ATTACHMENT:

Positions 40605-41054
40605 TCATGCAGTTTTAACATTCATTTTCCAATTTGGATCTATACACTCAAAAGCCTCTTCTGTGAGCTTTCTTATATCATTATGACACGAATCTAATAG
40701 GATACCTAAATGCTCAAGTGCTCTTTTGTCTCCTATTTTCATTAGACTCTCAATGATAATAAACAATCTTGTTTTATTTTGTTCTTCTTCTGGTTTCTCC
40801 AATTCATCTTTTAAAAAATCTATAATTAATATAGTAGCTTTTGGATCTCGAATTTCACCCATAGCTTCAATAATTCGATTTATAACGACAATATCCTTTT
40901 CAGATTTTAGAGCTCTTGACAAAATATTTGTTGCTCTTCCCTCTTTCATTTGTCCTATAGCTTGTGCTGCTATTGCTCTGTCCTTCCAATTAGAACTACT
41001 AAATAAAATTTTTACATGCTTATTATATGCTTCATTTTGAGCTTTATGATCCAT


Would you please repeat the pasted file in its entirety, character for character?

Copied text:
Positions 40605-41054
40605 TCATGCAGTTTTAACATTCATTTTCCAATTTGGATCTATACACTCAAAAGCCTCTTCTGTGAGCTTTCTTATATCATTATGACACGAATCTAATAG
40701 GATACCTAAATGCTCAAGTGCTCTTTTGTCTCCTATTTTCATTAGACTCTCAATGATAATAAACAATCTTGTTTTATTTTGTTCTTCTTCTGGTTTCTCC
40801 AATTCATCTTTTAAAAAATCTATAATTAATATAGTAGCTTTTGGATCTCGAATTTCACCCATAGCTTCAATAATTCGATTTATAACGACAATATCCTTTT
40901 CAGATTTTAGAGCTCTTGACAAAATATTTGTTGCTCTTCCCTCTTTCATTTGTCCTATAGCTTGTGCTGCTATTGCTCTGTCCTTCCAATTAGAACTACT
41001 AAATAAAATTTTTACATGCTTATTATATGCTTCATTTTGAGCTTTATGATCCAT